What is star?
Stars are balls of gas that release energy produced by nuclear reactions within coerce. Most stars are similar to sun, our nearest star, but because they are so far away they appear to us as mere points of light. Throughout the Galaxy, stars are forming evolving, and being destroyed. By studying a range of stars, astronomers have been able to build a picture of how stars change over time and hence understand more about the past and probable future of the sun.
Stars from in huge clouds of gas and dust in space called nebulae, in a process that is continuing till today. The nebula shrinks under the inward pull of its own gravity, forming an embryonic star know as a protester. Eventually, the density and temperature of the gas at the protester’s center become high enough for nuclear reaction to begin. The object “switches on” to become a true star, generating its own heat and light. The star is then said to be on the main sequence. How long it stays like this and what happens next depend on the star’s mass
A main-sequence star with a mass of more than about 10 sun experience a spectacular end. It swells into a red supergiant with cooling, expanding outer layers. Eventually its core collapses. Casing a huge explosion know as a supernovas. For a few weeks, the supernova shines as brightly as an entire galaxy. While the outer layers of the star are scattered in space, the fate of the core again depend on its mass. A core of relatively low mass will be crushed into a tiny, superdense neutron star. If the core has a mass of more than about two suns, its own gravity will squash it further, into a black hole.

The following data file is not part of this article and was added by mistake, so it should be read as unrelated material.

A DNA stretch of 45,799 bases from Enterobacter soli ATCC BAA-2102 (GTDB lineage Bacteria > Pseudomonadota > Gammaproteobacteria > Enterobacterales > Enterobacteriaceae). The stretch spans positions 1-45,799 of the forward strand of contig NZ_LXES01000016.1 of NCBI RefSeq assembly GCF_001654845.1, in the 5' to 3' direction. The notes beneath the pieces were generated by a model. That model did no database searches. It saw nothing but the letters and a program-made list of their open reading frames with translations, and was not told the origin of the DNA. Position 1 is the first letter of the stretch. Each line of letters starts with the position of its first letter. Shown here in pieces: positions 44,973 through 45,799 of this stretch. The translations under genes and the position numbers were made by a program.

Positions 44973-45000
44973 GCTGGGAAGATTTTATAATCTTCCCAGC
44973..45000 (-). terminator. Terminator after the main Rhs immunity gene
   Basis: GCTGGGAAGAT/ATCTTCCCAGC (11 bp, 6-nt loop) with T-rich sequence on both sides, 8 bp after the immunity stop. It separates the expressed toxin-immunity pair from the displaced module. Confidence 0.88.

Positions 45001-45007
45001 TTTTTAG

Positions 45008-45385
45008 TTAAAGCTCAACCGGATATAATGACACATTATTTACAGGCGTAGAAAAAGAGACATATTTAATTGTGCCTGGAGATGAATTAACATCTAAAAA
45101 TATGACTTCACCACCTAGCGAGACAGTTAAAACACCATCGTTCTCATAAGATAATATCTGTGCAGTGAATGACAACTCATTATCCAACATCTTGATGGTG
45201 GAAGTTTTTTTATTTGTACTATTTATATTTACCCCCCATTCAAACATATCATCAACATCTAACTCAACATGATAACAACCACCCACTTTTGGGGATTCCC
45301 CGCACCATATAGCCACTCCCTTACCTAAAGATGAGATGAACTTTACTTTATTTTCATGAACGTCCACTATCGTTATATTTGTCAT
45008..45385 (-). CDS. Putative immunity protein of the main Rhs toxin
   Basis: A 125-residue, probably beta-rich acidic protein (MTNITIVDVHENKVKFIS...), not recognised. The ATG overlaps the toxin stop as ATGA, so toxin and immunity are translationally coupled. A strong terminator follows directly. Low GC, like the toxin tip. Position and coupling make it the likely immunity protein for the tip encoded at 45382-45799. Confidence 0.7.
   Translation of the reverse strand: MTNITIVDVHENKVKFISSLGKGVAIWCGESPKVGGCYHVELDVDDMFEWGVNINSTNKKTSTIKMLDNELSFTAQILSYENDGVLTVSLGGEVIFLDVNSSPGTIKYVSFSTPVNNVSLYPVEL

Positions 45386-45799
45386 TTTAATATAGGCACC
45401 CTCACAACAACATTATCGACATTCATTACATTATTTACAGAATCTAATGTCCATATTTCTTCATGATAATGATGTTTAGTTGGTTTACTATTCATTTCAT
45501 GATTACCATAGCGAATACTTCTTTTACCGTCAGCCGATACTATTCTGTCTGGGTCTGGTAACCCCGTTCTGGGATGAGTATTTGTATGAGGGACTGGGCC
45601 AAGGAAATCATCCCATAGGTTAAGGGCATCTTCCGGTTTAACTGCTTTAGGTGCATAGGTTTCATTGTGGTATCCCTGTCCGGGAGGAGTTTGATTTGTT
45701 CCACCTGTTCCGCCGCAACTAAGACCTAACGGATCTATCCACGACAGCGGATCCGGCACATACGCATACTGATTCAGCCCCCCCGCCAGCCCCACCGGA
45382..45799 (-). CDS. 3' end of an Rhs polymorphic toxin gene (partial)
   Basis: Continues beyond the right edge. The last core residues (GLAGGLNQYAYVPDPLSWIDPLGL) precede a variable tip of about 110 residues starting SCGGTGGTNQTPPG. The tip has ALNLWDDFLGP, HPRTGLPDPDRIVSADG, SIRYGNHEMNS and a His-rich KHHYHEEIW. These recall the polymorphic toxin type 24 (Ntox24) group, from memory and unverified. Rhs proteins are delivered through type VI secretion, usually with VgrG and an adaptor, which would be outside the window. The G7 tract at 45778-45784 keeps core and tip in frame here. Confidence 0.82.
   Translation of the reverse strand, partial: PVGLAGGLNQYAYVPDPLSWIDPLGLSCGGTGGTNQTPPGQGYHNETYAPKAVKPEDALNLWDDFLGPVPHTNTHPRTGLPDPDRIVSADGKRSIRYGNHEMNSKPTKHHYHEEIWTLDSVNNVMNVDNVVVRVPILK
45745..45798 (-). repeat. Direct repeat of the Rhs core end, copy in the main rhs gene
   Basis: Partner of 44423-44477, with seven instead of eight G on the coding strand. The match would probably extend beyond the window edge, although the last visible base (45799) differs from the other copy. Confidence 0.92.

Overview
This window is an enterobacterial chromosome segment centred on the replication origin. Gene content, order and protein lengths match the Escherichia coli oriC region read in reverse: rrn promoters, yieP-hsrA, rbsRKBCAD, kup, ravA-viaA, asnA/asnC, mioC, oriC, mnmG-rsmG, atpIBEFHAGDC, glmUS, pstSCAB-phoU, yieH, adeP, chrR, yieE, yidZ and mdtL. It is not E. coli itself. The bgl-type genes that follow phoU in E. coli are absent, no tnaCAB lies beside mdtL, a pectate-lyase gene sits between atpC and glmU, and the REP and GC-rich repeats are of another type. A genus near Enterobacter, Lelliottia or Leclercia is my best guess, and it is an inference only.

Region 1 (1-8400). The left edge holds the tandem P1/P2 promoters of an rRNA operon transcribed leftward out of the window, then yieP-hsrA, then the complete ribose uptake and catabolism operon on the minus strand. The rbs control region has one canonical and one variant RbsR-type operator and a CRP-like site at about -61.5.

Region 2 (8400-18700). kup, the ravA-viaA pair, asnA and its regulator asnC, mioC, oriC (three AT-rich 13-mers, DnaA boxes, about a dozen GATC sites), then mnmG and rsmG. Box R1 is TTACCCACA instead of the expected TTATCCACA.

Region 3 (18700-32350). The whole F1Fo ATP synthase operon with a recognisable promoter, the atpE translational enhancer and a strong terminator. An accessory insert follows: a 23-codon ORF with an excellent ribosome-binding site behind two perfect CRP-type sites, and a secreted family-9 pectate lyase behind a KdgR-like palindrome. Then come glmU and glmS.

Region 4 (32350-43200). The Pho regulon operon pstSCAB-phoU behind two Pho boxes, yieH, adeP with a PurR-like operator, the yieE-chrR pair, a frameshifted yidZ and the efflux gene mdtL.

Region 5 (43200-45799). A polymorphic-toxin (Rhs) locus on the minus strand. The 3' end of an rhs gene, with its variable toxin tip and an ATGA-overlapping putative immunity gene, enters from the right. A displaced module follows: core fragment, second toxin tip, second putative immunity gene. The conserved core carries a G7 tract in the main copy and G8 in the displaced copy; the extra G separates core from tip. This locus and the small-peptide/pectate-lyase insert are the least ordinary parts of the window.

A star of similar mass to the sun undergoes a quieter end than a massive star. It swells into a red giant, eventually losing its outer layers, which form a gas shell know as a planetary nebula[ because of its resemblance to the disk of a distant planet] The core is exposed as a hot white dwarf that cools and fades over billions of years. On ceasing to emit light, it will become a black dwarf. The least massive stars, red dwarfs with only about one-tenth the sun’s mass, can last for 100 billion years or more, whereas the most massive stars burn out after only about a million years. The sun, which formed about halfway through its life cycle.